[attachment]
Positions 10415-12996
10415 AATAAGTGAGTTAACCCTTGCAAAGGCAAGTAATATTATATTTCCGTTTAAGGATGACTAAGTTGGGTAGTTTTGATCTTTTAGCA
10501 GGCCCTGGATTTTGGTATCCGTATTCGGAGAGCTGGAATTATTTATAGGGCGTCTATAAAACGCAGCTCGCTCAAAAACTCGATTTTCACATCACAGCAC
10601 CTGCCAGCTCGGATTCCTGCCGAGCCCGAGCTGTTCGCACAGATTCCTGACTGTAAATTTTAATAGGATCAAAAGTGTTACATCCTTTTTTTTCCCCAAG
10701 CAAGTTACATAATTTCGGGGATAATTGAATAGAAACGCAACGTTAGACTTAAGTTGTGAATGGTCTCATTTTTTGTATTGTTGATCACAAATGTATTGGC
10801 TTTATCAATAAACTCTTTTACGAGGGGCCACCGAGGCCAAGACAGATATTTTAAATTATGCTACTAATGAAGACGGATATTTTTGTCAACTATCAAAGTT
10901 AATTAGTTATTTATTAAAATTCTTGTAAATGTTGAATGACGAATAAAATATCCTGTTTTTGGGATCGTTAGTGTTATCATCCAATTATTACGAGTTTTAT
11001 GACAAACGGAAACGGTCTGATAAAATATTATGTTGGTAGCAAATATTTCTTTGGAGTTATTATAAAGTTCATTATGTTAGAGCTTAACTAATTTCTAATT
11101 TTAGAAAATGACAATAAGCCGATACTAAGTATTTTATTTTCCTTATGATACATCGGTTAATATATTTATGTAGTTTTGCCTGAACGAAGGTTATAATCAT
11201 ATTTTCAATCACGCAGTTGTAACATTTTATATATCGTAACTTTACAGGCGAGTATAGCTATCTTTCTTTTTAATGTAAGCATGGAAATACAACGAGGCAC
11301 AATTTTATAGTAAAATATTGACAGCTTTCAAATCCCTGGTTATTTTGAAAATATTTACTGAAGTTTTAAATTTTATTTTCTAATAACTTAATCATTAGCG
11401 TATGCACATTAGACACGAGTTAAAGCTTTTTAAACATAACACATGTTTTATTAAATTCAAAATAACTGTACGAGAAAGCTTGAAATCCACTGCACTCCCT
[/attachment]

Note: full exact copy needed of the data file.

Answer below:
Positions 10415-12996
10415 AATAAGTGAGTTAACCCTTGCAAAGGCAAGTAATATTATATTTCCGTTTAAGGATGACTAAGTTGGGTAGTTTTGATCTTTTAGCA
10501 GGCCCTGGATTTTGGTATCCGTATTCGGAGAGCTGGAATTATTTATAGGGCGTCTATAAAACGCAGCTCGCTCAAAAACTCGATTTTCACATCACAGCAC
10601 CTGCCAGCTCGGATTCCTGCCGAGCCCGAGCTGTTCGCACAGATTCCTGACTGTAAATTTTAATAGGATCAAAAGTGTTACATCCTTTTTTTTCCCCAAG
10701 CAAGTTACATAATTTCGGGGATAATTGAATAGAAACGCAACGTTAGACTTAAGTTGTGAATGGTCTCATTTTTTGTATTGTTGATCACAAATGTATTGGC
10801 TTTATCAATAAACTCTTTTACGAGGGGCCACCGAGGCCAAGACAGATATTTTAAATTATGCTACTAATGAAGACGGATATTTTTGTCAACTATCAAAGTT
10901 AATTAGTTATTTATTAAAATTCTTGTAAATGTTGAATGACGAATAAAATATCCTGTTTTTGGGATCGTTAGTGTTATCATCCAATTATTACGAGTTTTAT
11001 GACAAACGGAAACGGTCTGATAAAATATTATGTTGGTAGCAAATATTTCTTTGGAGTTATTATAAAGTTCATTATGTTAGAGCTTAACTAATTTCTAATT
11101 TTAGAAAATGACAATAAGCCGATACTAAGTATTTTATTTTCCTTATGATACATCGGTTAATATATTTATGTAGTTTTGCCTGAACGAAGGTTATAATCAT
11201 ATTTTCAATCACGCAGTTGTAACATTTTATATATCGTAACTTTACAGGCGAGTATAGCTATCTTTCTTTTTAATGTAAGCATGGAAATACAACGAGGCAC
11301 AATTTTATAGTAAAATATTGACAGCTTTCAAATCCCTGGTTATTTTGAAAATATTTACTGAAGTTTTAAATTTTATTTTCTAATAACTTAATCATTAGCG
11401 TATGCACATTAGACACGAGTTAAAGCTTTTTAAACATAACACATGTTTTATTAAATTCAAAATAACTGTACGAGAAAGCTTGAAATCCACTGCACTCCCT